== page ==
The dough should be much softer and easier to work with after resting. Though this recipe is halved, it still makes quite a lot of noodles, at this stage, divide the dough into 4 equal pieces. Set up your pasta machine and adjust to the largest setting.Working with 1 piece of a dough at a time (Keeping the pieces not in use wrapped up or under a damp tea towel), flatten out with the palm of your hand or a rolling pin and pass it through the machine. Set the machine to it's second largest setting, fold the dough in half and run it through the machine again, fold in half once more, then run it through the 3rd largest setting. Set the machine to the 4th largest setting, and run the dough through again (without folding in half) then finally once through the smallest setting on your machine. Repeat the process with the remaining pieces of dough. Once all rolled out, lightly dust with corn flour on both sides as this helps the dough to pass through the cutter easily. Run each sheet through the thinnest cutter on your machine or simply fold in half, then in half again and cut by hand.
Pork Belly Chashu
10 garlic cloves roughly chopped
15 grams fresh ginger chopped coarsely
135ml dark soy sauce
75ml light soy sauce
15 gram caster sugar
1 x 1kg piece of pork belly
In a saucepan, combine the sake and mirin, simmer gently over medium heat for 3 minutes. Add the garlic, ginger and both soy sauce to the pan, bring to a simmer over medium heat. Add sugar and stir until it completely dissolves, cook for another 5 minutes. Remove from heat, allow to sit for a minimum of an hour before using.
An hour before cooking, remove pork belly from the fridge to allow it to come closer to room temperature. Place the pork belly in the saucepan with the chashu liquid and top up with enough water to completely cover the pork belly by an inch.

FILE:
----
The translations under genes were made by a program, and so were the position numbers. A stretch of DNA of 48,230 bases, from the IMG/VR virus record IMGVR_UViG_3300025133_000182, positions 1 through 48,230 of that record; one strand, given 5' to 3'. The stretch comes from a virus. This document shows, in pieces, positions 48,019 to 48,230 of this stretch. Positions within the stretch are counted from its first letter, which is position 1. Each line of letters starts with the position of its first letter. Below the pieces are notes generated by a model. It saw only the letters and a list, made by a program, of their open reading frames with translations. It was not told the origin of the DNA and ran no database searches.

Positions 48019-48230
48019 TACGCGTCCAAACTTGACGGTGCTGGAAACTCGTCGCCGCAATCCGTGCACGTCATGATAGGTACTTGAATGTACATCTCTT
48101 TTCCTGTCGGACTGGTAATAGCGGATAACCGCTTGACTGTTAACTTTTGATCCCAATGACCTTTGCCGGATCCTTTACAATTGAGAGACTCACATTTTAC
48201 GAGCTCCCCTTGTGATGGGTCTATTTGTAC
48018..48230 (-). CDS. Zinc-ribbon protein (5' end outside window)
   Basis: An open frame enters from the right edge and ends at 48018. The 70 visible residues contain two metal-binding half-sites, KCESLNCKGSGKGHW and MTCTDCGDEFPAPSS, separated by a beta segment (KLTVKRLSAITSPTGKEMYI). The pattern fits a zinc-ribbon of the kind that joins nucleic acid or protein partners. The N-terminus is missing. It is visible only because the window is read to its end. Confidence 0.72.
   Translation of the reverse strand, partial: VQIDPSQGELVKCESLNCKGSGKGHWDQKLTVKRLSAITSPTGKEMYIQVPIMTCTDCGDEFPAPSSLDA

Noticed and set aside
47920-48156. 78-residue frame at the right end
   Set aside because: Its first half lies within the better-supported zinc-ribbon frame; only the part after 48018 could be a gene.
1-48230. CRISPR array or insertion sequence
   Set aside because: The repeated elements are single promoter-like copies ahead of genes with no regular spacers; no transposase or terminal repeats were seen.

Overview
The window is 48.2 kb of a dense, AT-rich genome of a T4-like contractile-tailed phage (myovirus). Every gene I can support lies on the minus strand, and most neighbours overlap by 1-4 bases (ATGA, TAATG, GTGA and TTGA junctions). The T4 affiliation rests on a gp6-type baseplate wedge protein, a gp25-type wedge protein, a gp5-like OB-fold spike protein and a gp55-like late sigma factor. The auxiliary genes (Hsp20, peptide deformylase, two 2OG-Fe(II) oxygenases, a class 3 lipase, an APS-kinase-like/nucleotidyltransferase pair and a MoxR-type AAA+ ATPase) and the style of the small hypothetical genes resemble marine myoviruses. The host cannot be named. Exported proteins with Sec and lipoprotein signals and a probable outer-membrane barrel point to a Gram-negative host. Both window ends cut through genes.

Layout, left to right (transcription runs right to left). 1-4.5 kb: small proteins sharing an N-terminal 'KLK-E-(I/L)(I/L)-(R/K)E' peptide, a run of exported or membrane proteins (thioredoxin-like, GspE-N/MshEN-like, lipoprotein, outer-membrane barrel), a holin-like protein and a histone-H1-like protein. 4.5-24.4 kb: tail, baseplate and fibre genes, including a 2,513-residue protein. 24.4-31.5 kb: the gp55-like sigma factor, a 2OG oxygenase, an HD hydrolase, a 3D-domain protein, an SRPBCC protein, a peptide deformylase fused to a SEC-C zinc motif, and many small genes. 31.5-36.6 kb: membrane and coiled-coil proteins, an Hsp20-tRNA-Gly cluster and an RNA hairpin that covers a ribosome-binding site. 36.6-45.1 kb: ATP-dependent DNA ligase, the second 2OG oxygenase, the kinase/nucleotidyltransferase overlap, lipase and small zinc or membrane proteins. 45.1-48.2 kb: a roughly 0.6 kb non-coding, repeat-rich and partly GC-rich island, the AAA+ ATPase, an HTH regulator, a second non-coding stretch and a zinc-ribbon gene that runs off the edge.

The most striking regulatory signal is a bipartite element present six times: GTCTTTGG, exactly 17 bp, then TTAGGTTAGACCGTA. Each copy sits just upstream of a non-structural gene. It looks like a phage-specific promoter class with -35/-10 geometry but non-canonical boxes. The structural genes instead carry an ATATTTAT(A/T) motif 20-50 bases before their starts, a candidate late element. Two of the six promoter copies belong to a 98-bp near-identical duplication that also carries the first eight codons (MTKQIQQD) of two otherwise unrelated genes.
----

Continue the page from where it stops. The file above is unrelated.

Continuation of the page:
Bring the liquid to a boil over high heat, skim off any scum on the surface. Reduce heat, cover and allow to simmer for 2 to 4 hours, I found that mine was ready in 2 hours, so be sure to keep an eye on the progress by testing for tenderness with a fork.
Once the pork belly has reached a tender state, remove it from the pot and set it aside to cool completely, once cooled, refrigerate and thoroughly chill before slicing. Reserve chashu liquid to soak the half cooked eggs.
You can rewarm slices of pork belly in your ramen broth when you’re ready to assemble your bowl.
Half Cooked eggs -
6 large eggs
Reserved chashu from pork belly
Bring a large pot of water to the boil. Using a safety pin or needle, poke a hole in the bottoms (the wider end of the eggs) of the eggs. In preparation, set a timer for 6 minutes and 10 seconds, using a ladle or a large soup spoon, gently place the eggs into the boiling water, start your timer and gently stir the eggs in the pot for the first 2 minutes.
Prepare a large bowl of iced water whilst you wait for the timer to go off, once it does, immediately remove the eggs from the pot and put them straight into the container with the ice water. Stir until you aren't able to feel any hot or warm areas surrounding the eggs. Leave to cool for a further 10 to 15 minutes.
Once cooled, remove shells, place in a container with a lid and pour the chashu liquid into the container until eggs are completely covered. Cover the container and store in the fridge for up to 3 days.
Assemble your Bowl (2 bowls)
1 cup almond milk
1/2 cup paste
800 ml broth/stock
2 - 4 slices pork belly
2 half cooked eggs sliced in half
3 spring onions (greens only) chopped
Ginger spring onion chilli oil
Toasted rye noodles
Add the stock/broth to a large soup pot and bring to the boil, put the paste into a fine sieve and submerge the bottom of the sieve into the hot stock, stir the paste into the stock until it dissolves. discard any solid bits left back in the sieve.
Add you almond milk and bring to the boil, add you slices of pork belly and allow to simmer for a further 5 minutes.
If you bought your ramen noodles, cook according to instructions on the pack.
If you made the toasted ramen noodles, Bring a large pot of water to the boil over high heat, add a generous pinch of salt. Shake off as much flour as possible from noodles before adding them to the boiling water. They require very little cooking time, after 30 seconds pull out a noodle to do a taste test, it should be tender to the bite, if it isn't, allow to cook for another 15 seconds and retest, as soon as you get a tender bit, remove from heat, drain well and divide equally between bowls. Pour the ramen broth on top of the noodles, follow up with slices of pork belly, chopped spring onion greens, sliced eggs and as much ginger and spring onion chilli oil as your tongue desires!